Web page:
Few of us will have ancestors who lived as grandly as the occupants of Vaucluse House, but visiting it always sends my mind back in time to imagine what life was like back then.
The imagination is stirred by the heat of the kitchen fire and the smell of basil leaves burning; by the damp and cold as you enter the larder; by the games on the table waiting for their players; and the clothes lying on the bed ready for the children after their baths.
Vaucluse House is situated on Wentworth Road, Vaucluse, New South Wales, Australia. A small cottage was built in 1803 by Irish convict Sir Henry Browne Hayes. The cottage was extended by William Charles Wentworth after he acquired the property in 1827. If you know your Australian history you will probably recognise the name. The house is managed by Sydney Living Museums, which is part of the NSW government.
When I used to visit museums as a child, there were signs everywhere telling you the history of the place and describing the lives of the people. They told us why the places were important, what the object were and when they were made. There is almost a complete absence of signage at Vaucluse House now. The curators prefer to let the visitors interpret things for themselves. I found that confronting at first – I like to read information about the places I visit. However, it does make it easier to let your imagination flow. If you want the information, the guides are happy to talk to you or you can buy books in the gift shop or browse the stories online.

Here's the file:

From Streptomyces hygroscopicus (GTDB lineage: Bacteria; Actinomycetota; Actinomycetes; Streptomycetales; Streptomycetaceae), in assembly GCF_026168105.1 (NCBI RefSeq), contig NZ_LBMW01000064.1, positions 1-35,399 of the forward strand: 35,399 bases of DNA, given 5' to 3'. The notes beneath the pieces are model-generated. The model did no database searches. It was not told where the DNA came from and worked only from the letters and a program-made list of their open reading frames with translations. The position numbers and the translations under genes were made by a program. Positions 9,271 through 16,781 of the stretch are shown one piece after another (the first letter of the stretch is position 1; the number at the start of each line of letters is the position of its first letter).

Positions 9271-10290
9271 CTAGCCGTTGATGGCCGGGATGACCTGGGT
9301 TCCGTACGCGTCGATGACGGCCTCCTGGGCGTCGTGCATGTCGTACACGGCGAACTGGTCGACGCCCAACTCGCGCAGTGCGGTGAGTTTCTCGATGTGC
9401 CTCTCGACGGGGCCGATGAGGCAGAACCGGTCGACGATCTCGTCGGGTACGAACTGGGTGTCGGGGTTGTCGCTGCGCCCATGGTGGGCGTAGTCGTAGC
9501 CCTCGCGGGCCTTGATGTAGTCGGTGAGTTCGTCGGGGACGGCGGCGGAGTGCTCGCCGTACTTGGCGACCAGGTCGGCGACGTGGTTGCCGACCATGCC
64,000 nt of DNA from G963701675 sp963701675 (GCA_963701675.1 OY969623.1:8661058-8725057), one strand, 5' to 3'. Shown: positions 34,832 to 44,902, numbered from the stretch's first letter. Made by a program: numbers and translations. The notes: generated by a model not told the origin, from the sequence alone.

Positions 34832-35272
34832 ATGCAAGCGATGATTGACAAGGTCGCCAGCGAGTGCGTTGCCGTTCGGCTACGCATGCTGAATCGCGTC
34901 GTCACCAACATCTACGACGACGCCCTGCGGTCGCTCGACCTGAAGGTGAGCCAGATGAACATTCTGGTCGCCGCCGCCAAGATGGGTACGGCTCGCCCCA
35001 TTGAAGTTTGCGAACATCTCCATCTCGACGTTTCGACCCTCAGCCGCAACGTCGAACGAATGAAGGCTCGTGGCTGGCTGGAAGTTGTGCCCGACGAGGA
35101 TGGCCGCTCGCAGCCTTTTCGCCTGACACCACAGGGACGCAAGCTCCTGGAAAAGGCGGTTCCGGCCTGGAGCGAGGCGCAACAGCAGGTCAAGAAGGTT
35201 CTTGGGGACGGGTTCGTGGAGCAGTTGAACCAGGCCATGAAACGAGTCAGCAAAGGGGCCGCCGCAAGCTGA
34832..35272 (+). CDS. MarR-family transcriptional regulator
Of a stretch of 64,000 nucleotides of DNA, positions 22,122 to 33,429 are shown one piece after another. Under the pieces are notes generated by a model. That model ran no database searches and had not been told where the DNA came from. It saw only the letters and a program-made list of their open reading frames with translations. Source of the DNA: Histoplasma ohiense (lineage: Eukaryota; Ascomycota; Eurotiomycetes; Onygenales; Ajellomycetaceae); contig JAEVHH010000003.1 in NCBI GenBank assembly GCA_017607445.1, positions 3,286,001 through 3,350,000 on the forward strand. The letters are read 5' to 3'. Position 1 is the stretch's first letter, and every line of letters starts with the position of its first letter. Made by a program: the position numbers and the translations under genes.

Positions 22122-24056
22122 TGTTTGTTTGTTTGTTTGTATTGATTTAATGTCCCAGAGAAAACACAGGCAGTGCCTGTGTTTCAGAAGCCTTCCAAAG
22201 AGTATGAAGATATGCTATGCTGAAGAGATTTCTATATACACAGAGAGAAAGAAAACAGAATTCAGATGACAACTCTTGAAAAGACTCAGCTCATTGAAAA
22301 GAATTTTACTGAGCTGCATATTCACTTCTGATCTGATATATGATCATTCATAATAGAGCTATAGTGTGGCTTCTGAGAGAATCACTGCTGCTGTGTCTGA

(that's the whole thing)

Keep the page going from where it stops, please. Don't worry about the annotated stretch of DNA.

If you are in Sydney, I recommend a visit.